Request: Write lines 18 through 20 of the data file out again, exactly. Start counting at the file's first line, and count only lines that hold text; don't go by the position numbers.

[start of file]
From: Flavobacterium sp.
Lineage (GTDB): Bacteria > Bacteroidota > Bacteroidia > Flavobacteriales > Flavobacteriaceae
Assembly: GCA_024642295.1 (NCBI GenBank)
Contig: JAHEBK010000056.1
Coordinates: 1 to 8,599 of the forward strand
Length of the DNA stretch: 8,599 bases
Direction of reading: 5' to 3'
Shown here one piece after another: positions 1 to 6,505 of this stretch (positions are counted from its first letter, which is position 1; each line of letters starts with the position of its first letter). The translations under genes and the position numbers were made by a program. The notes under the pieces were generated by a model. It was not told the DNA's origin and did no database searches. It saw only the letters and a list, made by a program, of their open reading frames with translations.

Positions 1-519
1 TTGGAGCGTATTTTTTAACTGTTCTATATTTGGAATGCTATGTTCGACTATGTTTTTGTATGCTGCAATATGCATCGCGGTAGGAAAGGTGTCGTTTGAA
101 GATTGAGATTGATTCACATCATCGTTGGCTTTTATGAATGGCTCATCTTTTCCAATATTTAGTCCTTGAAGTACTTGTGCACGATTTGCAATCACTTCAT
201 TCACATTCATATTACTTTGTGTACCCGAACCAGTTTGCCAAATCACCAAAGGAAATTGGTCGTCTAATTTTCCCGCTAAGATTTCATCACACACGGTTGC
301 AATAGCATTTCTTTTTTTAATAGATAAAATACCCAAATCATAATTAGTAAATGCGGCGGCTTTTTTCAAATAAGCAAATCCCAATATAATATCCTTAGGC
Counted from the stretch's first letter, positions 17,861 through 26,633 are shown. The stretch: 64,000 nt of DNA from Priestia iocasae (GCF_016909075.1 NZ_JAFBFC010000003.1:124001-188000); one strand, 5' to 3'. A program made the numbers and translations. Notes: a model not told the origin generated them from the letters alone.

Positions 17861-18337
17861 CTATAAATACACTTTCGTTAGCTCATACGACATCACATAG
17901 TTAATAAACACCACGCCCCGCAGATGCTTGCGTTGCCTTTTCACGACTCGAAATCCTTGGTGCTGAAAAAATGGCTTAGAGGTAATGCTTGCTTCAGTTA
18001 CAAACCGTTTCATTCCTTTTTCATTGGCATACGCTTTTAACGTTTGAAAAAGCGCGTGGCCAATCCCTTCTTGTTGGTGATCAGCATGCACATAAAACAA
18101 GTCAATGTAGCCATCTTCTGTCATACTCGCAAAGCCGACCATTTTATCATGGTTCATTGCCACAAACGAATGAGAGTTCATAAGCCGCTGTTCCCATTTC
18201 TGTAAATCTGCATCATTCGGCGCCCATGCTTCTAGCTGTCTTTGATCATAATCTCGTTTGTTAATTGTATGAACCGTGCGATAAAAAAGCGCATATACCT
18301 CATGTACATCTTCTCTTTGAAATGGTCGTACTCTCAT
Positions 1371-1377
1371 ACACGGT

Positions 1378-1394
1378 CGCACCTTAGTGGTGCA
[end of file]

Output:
18001 CAAACCGTTTCATTCCTTTTTCATTGGCATACGCTTTTAACGTTTGAAAAAGCGCGTGGCCAATCCCTTCTTGTTGGTGATCAGCATGCACATAAAACAA
18101 GTCAATGTAGCCATCTTCTGTCATACTCGCAAAGCCGACCATTTTATCATGGTTCATTGCCACAAACGAATGAGAGTTCATAAGCCGCTGTTCCCATTTC
18201 TGTAAATCTGCATCATTCGGCGCCCATGCTTCTAGCTGTCTTTGATCATAATCTCGTTTGTTAATTGTATGAACCGTGCGATAAAAAAGCGCATATACCT